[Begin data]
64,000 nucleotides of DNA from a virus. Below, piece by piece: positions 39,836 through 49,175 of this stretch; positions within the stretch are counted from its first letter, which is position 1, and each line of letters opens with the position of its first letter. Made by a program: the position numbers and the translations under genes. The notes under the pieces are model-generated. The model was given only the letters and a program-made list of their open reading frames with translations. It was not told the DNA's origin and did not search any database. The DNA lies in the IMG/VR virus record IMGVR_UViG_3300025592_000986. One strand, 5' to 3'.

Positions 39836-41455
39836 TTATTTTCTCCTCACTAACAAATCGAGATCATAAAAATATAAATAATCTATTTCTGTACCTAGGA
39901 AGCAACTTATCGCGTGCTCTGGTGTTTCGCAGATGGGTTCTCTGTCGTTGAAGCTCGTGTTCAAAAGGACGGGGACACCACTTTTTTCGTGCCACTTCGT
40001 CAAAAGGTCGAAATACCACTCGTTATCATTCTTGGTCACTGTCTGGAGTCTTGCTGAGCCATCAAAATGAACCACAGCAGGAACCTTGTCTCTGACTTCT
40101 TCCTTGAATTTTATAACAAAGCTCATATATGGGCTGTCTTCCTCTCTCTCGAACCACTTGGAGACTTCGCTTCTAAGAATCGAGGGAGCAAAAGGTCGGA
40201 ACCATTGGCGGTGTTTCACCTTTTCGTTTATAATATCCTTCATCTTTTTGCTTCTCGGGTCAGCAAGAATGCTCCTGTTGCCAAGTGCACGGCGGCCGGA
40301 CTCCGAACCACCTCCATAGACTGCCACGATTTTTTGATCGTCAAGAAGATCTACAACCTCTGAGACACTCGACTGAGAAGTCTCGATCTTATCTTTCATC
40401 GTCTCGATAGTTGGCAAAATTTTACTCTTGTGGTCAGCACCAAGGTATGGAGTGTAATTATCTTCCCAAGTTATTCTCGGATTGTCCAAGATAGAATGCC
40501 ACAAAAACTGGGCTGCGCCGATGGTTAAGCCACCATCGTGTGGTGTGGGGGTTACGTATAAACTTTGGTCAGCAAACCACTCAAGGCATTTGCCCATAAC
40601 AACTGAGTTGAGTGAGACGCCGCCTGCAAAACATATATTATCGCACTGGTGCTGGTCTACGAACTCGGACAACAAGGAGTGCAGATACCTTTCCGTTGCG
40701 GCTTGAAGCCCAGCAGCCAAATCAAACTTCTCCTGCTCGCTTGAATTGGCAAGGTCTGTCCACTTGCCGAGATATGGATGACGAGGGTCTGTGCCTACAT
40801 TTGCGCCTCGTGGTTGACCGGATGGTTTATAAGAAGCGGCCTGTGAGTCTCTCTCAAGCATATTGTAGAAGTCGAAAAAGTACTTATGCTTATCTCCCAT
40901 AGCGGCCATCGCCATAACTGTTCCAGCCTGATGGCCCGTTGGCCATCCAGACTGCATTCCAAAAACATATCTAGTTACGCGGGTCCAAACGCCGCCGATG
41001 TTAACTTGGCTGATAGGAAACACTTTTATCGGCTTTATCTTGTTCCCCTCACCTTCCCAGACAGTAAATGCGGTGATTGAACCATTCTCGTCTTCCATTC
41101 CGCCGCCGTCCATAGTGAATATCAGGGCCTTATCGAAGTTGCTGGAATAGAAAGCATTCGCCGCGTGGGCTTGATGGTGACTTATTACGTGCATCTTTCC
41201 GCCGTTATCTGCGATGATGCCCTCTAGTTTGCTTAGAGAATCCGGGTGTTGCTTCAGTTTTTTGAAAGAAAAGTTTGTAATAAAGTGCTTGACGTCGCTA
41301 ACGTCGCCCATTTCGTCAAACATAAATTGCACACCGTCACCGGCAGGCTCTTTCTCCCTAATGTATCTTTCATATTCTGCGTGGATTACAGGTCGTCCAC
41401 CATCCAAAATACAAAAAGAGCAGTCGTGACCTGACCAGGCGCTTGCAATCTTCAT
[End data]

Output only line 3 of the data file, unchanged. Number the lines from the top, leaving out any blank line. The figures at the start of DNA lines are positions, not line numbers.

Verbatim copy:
39836 TTATTTTCTCCTCACTAACAAATCGAGATCATAAAAATATAAATAATCTATTTCTGTACCTAGGA